Key leakage via side channel attacks, were the attacker "listens" to fluctuations in voltage as the encryption takes place, is well known. Recently, German researchers found that a faulty processor might also leak secrets during encryption. Known as transient faults, these were considered hard to produce … until now.
At last week's Black Hat Briefing in Las Vegas, Valeria Bertacco, associate professor of electrical engineering and computer science at University of Michigan and her team, found a way to produce transient faults on Linux servers they built running an Open SSL library and RSA encryption. The team found several ways for the server to fail: by altering the voltage; by changing the temperature of the chips; by over-clocking (it shortens the time to traverse the logic cloud); and natural particles that change internal signals. She demonstrated these adverse conditions on a Leon3 SPARC system using OpenSSL 0.9.8i ’s fixed Window Exponentiation algorithm.Read More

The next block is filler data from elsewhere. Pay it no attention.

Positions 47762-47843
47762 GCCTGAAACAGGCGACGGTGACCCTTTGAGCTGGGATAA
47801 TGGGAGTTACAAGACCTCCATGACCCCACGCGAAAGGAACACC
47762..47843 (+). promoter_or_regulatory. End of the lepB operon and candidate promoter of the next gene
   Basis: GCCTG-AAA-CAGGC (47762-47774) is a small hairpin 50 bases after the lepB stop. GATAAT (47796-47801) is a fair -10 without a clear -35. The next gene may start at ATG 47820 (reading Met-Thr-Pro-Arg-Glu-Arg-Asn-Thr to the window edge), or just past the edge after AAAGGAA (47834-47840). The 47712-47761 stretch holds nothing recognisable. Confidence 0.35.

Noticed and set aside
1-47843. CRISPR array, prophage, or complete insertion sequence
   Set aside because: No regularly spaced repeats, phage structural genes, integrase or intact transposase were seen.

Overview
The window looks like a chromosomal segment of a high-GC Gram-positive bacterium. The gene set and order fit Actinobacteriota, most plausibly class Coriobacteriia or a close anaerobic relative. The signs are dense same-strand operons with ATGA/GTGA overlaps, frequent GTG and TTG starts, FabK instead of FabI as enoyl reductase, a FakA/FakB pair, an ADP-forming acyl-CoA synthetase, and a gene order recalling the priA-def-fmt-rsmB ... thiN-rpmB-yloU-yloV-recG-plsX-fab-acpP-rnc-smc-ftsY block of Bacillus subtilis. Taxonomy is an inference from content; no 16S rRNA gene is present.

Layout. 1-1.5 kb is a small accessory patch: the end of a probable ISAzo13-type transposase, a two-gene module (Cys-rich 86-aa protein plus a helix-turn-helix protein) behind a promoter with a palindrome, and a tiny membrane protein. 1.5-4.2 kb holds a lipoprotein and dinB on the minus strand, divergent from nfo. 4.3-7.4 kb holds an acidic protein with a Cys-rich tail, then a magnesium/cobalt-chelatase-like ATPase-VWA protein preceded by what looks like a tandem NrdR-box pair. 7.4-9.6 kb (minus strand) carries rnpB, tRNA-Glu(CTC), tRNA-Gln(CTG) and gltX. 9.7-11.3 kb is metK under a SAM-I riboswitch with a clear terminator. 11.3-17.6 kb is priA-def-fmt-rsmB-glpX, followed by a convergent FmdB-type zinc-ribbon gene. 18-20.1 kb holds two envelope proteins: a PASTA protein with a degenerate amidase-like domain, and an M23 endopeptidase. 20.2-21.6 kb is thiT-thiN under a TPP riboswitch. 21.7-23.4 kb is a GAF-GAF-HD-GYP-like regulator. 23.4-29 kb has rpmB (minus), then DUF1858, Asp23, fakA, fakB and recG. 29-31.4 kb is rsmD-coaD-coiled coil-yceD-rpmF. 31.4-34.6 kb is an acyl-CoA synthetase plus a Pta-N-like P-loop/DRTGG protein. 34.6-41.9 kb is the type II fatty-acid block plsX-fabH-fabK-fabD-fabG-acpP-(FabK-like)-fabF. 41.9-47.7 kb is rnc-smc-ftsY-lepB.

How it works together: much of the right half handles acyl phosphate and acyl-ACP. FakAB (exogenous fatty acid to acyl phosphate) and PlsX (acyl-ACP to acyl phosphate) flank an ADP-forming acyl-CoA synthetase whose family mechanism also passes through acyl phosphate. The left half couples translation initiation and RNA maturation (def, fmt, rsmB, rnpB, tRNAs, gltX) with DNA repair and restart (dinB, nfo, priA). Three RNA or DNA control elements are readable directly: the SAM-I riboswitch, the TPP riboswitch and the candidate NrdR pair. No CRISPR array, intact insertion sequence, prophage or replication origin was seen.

Researchers at the 7th Workshop on RFID Security and Privacy 2011 (RFIDsec11) in Amherst, Massachusetts, will demonstrate this weekend a way of observing (and therefore decoding) the encrypted RFID signals from common contactless smartcards. While side channel attacks (SAS) are not new, the method they propose to observe the electronic leakage of data is considerably less expensive than previous methods and thus provides a real world threat as RFID comes into the mainstream.Read More